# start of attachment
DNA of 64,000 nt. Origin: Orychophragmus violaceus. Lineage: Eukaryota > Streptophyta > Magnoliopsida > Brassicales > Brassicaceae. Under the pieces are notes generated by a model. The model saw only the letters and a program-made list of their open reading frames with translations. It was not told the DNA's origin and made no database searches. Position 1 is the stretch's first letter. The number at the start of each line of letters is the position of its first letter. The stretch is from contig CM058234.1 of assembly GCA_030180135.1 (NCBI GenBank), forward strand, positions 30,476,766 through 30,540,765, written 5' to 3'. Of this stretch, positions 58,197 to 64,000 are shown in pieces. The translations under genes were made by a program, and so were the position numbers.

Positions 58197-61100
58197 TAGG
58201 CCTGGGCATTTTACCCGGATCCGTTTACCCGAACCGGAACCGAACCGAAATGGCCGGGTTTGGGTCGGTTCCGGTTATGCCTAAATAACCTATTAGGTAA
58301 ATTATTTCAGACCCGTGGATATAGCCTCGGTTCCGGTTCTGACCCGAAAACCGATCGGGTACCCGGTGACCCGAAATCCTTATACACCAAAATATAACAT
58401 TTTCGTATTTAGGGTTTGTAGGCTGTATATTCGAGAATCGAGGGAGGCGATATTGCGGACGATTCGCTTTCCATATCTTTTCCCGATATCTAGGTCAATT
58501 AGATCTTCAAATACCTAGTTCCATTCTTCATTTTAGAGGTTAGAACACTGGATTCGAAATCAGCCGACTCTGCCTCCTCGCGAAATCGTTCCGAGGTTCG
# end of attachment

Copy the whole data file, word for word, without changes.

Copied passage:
DNA of 64,000 nt. Origin: Orychophragmus violaceus. Lineage: Eukaryota > Streptophyta > Magnoliopsida > Brassicales > Brassicaceae. Under the pieces are notes generated by a model. The model saw only the letters and a program-made list of their open reading frames with translations. It was not told the DNA's origin and made no database searches. Position 1 is the stretch's first letter. The number at the start of each line of letters is the position of its first letter. The stretch is from contig CM058234.1 of assembly GCA_030180135.1 (NCBI GenBank), forward strand, positions 30,476,766 through 30,540,765, written 5' to 3'. Of this stretch, positions 58,197 to 64,000 are shown in pieces. The translations under genes were made by a program, and so were the position numbers.

Positions 58197-61100
58197 TAGG
58201 CCTGGGCATTTTACCCGGATCCGTTTACCCGAACCGGAACCGAACCGAAATGGCCGGGTTTGGGTCGGTTCCGGTTATGCCTAAATAACCTATTAGGTAA
58301 ATTATTTCAGACCCGTGGATATAGCCTCGGTTCCGGTTCTGACCCGAAAACCGATCGGGTACCCGGTGACCCGAAATCCTTATACACCAAAATATAACAT
58401 TTTCGTATTTAGGGTTTGTAGGCTGTATATTCGAGAATCGAGGGAGGCGATATTGCGGACGATTCGCTTTCCATATCTTTTCCCGATATCTAGGTCAATT
58501 AGATCTTCAAATACCTAGTTCCATTCTTCATTTTAGAGGTTAGAACACTGGATTCGAAATCAGCCGACTCTGCCTCCTCGCGAAATCGTTCCGAGGTTCG